But this proposal, too, has its limitations. Although such subsidies may not be prohibited under the WTO Subsidies Agreement because, for instance, they are not related to export performance or require use of domestic inputs, such subsidies may amount to a discriminatory measure covered by Article III since this provision governs regulations other than internal taxes.

The argument could be that access to the subsidy is limited to domestic producers, which is ultimately reflected in the price of those goods, and that, by contrast, the like imported goods are negatively impacted with a higher price on the domestic market because they are not permitted the subsidy afforded to domestic producers.

There is no mortal conflict between public health and trade rules so we may find some justification for such a measure in any event if the measure is necessary for the protection of public health.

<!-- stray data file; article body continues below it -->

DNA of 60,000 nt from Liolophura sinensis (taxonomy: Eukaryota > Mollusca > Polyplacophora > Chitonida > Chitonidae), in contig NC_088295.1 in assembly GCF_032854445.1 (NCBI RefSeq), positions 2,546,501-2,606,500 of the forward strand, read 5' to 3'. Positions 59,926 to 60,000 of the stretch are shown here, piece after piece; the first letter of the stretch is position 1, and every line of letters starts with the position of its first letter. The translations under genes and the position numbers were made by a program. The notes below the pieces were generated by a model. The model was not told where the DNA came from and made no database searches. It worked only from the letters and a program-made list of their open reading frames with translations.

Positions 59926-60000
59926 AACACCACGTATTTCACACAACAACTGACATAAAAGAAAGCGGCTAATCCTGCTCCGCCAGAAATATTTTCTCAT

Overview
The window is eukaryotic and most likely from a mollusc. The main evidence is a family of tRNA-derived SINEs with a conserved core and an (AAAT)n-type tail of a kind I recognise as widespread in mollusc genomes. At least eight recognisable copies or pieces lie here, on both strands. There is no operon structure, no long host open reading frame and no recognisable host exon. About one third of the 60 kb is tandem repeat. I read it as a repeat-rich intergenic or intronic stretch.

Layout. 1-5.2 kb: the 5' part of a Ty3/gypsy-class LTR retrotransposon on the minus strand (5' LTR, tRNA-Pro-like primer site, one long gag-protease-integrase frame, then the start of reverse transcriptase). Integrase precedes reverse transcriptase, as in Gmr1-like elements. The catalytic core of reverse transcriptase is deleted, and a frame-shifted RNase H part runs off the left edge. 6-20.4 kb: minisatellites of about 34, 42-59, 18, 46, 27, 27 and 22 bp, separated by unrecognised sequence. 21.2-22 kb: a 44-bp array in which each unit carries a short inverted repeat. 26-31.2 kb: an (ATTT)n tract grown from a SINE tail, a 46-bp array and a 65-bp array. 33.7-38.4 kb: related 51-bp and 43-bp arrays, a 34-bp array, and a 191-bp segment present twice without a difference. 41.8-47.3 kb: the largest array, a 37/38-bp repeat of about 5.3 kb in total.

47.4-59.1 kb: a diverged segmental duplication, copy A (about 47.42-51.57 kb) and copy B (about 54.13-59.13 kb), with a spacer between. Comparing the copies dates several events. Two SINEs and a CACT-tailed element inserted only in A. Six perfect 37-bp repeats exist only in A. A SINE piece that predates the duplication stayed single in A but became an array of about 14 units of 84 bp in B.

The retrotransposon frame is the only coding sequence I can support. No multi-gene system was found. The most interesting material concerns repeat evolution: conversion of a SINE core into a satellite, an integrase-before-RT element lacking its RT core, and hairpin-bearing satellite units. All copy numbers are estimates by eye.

Here we ask questions like:

• Is this the only measure to achieve the desired health protection?

• Would the measure make a material contribution to the health objective?

• Is there a less trade restrictive alternative?

• How would the measure be applied to avoid discriminating against imported goods?

• Would labelling, or some other measure, help — on the assumption that this may be a less trade restrictive alternative?

The dilemma is that a tax differential of less than 10 per cent may not provide sufficient incentive for the switch by producers to acceptable sugar content level beverages, and this may mean that a tax measure with such a differential would not make a material contribution to the health protection objective and would not be deemed necessary.